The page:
RSM is an internationally top-ranked business school renowned for its ground-breaking research in sustainable business practice and for the development of leaders in global business. Offering an array of bachelor, master, doctoral, MBA and executive education programmes, RSM is consistently ranked amongst the top 10 business schools in Europe. < a href="http://www.rsm.nl">www.rsm.nl

Recipes to watch the Baftas – from Rosemount


Oversized socks, comfy tracksuit bottoms and something good on the box – all that’s needed now for the ultimate night in is a quick, easy and delicious recipe which will transform TV dinners once and for all and a glass of wine to finish off in style.

As the official wine of this year’s star studded BAFTA TV Awards, leading Australian wine Rosemount has teamed up with food writer and TV cook Jo Pratt to offer just this – three deliciously mouth watering recipes to tempt you back onto the couch for a much needed night in. So get ready to warm up with some cosy food, snuggle down and watch the awards from the comfort of your own home.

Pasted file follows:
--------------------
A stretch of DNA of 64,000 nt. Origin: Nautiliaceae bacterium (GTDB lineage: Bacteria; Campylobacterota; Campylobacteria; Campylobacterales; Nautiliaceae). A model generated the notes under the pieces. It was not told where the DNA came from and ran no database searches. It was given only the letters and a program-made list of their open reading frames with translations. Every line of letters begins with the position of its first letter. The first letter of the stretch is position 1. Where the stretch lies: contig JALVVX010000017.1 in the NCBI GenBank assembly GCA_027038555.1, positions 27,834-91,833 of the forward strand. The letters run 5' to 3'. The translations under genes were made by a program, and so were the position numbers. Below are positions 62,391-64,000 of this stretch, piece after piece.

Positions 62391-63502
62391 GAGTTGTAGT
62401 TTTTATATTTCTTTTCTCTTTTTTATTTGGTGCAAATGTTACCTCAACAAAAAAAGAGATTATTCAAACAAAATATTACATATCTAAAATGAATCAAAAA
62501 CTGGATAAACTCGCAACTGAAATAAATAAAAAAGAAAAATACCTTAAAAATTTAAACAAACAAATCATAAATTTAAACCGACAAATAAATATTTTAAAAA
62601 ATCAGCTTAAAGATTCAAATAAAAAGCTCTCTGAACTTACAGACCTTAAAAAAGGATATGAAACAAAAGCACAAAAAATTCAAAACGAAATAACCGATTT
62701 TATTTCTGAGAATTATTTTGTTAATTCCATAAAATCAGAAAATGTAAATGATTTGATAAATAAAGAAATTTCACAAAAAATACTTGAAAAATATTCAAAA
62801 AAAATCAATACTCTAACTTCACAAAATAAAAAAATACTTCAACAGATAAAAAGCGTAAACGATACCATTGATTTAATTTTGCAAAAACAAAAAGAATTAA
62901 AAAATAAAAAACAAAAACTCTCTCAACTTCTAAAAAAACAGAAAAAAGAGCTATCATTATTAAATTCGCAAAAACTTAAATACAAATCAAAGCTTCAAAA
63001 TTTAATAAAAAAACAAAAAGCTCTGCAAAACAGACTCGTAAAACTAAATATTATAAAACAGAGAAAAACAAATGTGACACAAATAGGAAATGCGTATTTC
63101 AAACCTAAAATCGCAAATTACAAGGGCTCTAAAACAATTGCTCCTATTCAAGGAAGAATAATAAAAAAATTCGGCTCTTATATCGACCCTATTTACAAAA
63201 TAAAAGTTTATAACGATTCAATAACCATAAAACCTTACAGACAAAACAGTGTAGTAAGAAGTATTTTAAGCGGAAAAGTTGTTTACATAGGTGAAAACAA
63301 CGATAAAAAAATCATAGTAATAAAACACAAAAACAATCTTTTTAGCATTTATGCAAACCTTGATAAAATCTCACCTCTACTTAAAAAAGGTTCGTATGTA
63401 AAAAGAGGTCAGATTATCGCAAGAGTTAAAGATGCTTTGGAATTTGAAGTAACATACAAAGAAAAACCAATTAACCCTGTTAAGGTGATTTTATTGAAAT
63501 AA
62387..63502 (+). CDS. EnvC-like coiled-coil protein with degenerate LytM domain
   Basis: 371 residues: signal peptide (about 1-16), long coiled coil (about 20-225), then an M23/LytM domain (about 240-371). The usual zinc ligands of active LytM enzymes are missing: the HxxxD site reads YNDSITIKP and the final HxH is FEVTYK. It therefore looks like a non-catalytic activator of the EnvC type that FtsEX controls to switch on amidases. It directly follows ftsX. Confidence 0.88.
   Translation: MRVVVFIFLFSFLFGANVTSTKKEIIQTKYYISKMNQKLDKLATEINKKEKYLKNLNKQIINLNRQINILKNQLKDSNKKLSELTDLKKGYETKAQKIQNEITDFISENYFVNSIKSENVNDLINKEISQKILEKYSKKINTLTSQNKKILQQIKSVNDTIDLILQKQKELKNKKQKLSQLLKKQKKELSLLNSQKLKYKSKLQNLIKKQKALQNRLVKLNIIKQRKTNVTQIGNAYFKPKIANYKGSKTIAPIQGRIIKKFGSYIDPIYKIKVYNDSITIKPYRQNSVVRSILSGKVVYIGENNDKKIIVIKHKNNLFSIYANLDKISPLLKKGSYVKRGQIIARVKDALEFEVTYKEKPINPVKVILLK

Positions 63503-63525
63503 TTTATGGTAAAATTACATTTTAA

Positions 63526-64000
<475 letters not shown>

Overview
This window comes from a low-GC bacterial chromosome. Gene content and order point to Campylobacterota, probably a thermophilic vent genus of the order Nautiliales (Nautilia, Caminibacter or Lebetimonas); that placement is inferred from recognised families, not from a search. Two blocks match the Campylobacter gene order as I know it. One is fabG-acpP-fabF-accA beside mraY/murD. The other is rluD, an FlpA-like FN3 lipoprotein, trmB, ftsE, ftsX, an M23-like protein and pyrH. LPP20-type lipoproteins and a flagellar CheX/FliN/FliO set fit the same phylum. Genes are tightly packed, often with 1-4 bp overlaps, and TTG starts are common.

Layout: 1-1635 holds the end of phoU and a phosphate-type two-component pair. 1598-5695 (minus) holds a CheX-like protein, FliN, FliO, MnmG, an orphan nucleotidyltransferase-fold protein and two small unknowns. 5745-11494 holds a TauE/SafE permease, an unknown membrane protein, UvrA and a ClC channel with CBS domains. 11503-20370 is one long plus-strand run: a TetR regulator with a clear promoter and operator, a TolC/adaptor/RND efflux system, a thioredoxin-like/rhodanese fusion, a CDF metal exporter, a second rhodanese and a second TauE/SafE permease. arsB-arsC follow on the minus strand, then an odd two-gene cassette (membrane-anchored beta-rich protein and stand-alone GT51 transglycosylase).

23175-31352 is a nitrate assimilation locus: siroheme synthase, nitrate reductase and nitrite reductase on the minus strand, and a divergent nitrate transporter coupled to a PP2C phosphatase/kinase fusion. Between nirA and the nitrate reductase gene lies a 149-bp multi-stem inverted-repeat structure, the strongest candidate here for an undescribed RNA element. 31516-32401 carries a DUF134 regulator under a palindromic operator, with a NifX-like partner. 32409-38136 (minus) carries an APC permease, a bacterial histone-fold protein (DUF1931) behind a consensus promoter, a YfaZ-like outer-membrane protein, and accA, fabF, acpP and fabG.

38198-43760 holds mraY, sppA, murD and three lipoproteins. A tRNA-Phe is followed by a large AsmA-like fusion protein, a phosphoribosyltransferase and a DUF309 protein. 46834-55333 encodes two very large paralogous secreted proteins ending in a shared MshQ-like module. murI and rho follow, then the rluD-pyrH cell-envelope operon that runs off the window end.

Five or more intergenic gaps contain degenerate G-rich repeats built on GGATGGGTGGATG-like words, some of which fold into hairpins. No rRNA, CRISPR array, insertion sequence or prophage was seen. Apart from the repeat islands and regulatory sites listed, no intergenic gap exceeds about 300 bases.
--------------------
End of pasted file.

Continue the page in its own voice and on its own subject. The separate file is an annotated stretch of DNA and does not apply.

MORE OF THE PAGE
Acclaimed chef Jo Pratt admits that sometimes some of the best food can be the simplest: “There is a great pressure these days for people to produce fussier and more complex dishes but often it is the easiest and most straight forward recipes that are still winners! Of course it is always fun to put your chef’s hat on once in a while but when it comes to a relaxing night in the majority of us prefer fresh ingredients, minimum effort and maximum taste!”

And if you are looking for a top tipple to complete the ultimate TV dinner night in package then Rosemount’s James Craig-Wood is on board to ensure there is something to suit everyone’s taste.


This is for those times when you rush through the supermarket on your way home and get a whiff of roasting chickens from the rotisserie counter.
Perhaps you usually don’t get one because you can’t be bothered to do all the trimmings – roast potatoes, gravy and veggies – or because you feel like something more substantial than a hot chicken sandwich or salad. So why not make use of one to fill a puff pastry-topped pie that will take no time at all to put together.